Sting- Ray Afternoons by Steve Rushin
If you grew up in the 60’s and 70’s Sting-Ray Afternoons is a must read. If you are a millennial, it is a glimpse into the influences your parents had growing up. You will find yourself laughing out loud at the references to family life, and the daily routines. The book is a memoir set in Bloomington, Minnesota. At a time where many moms stayed home and raised the family, Rushin remembers his mom being a clean freak. Always with a can of Lemon Pledge in hand and tossing empty bottles as soon as the last sip was taken. The title refers to the Sting-Ray bicycle. Desirable by children of that generation, you certainly were a “cool” kid if you owned one. The bike had a seat that resembled a banana shape and chopper handlebars. Get ready for references to a by-gone time. Kool-Aid was the drink all kids craved. Back then we didn’t know the downfall of eating too much sugar, and kids loved Chunky, Chuckles, Chiclets and Charlston Chew candy. Many homes had a Zenith TV with just a few channels. “When mom snapped off the TV, the image would shrink toward the center, as if also disappearing down a drain. I would pass my hand across the warm surface of the screen. It would crackle with an electromagnetic force field, literally drawing me to it, the find hairs on my arm bending toward its bottle green glass,” writes the author. Romper room was the show all kids watched. When Rushin receives a pair of “Romper Stompers” as a birthday present, he screams “just what I didn’t want!” This phrase is throughput out the entire book, and brings a smile to your face when Mom opens her presents and repeats it. Food references are true to the times. Who doesn’t remember eating Hamburger Helper, Rice-a-Roni, Lucky Charms and Wonder bread just to name a few. A perfect sandwich was 2 slices of Wonder bread with bologna and a slice of cheese. Once the bread bag was empty, the bag was used to cover your feet in the winter from snow and ice. Dessert was served every night and Rushin describes the top of chocolate pudding with perfect amusement. “we skeptically tap our spoons on its trampoline surface before rolling the skin back like the lid of a sardine can.”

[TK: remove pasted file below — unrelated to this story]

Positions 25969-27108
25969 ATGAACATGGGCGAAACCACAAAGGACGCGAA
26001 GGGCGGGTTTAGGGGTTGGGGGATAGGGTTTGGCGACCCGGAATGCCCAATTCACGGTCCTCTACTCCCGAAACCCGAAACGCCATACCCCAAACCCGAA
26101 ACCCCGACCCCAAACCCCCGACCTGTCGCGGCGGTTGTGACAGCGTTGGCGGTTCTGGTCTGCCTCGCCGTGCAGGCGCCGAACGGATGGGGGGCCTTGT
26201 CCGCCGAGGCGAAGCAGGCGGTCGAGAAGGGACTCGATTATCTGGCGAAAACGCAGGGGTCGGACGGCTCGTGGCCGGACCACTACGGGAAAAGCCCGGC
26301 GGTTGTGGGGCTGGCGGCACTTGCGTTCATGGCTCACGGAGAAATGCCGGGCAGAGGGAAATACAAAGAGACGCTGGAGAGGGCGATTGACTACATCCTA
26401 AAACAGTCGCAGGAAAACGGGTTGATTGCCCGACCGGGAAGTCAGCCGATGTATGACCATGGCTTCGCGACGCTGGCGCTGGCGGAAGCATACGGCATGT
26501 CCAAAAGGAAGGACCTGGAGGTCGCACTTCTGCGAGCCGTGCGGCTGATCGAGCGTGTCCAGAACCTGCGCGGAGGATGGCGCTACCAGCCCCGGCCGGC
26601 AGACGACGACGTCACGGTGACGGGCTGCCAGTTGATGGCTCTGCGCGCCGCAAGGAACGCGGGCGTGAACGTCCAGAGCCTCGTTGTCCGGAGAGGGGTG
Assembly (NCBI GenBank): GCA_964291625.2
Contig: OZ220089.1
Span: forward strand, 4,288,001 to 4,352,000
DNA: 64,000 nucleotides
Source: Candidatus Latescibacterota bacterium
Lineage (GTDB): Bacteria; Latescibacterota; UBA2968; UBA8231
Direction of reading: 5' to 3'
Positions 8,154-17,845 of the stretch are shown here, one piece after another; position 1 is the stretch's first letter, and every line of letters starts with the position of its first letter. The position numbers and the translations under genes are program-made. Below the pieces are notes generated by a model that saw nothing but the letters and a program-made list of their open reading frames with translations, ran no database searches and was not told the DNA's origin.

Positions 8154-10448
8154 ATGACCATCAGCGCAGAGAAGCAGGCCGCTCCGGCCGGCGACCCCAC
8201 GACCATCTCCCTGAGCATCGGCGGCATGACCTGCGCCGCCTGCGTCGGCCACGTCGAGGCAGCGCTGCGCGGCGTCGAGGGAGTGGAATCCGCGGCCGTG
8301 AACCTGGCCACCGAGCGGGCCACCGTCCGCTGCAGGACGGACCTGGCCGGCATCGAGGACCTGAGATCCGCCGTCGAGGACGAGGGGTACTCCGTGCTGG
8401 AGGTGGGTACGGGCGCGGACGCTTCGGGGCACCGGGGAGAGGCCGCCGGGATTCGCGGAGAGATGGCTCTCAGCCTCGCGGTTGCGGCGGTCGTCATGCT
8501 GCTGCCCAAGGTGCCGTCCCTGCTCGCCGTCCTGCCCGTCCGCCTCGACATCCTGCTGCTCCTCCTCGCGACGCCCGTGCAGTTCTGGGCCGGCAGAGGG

You will smile as the author talks about the popularity of simulated wood paneling. From side panels on automobiles, wood-paneled furniture, wood panels on the walls in the basement, wood aluminum siding, and steak knife handles made to look like rotted logs, it was everywhere!
Kids collecting things were as popular then as they are now. Some of the authors friends collected beer cans, some soda pop cans. Topps baseball cards were kept in Rushin’s Velveeta box in his closet. At the end of the book, the author thanks his mom for not throwing away his beloved Velveeta box which contained the keepsakes necessary to write the memoir.
Records were also the rage to collect. Most kids and teenagers had extensive collections. Maybe some of you have them still? As Professional Organizers we try to encourage people to reduce clutter and help them learn new systems to stay organized. At House to Home Organizing we help clients organize items that are meaningful, and to keep them stored in a safe place. Never do we encourage a client to toss anything sentimental that would lead to regret.
Clearly the book is about growing up in a time when technology was young and life was simpler. It is a trip down memory lane and laugh out loud funny throughout. Rushin states that the heroes of the story are his parents, and what a wonderful tribute to them he has created.
The book contains little violence and is strong on love. A truly enjoyable read that transports you back in time!
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